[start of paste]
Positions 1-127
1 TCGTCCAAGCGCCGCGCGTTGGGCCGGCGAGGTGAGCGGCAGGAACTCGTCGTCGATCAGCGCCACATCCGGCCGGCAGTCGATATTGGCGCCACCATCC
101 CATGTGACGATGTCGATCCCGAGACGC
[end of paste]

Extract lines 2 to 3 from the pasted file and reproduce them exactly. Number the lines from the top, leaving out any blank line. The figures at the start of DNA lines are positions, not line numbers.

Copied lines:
1 TCGTCCAAGCGCCGCGCGTTGGGCCGGCGAGGTGAGCGGCAGGAACTCGTCGTCGATCAGCGCCACATCCGGCCGGCAGTCGATATTGGCGCCACCATCC
101 CATGTGACGATGTCGATCCCGAGACGC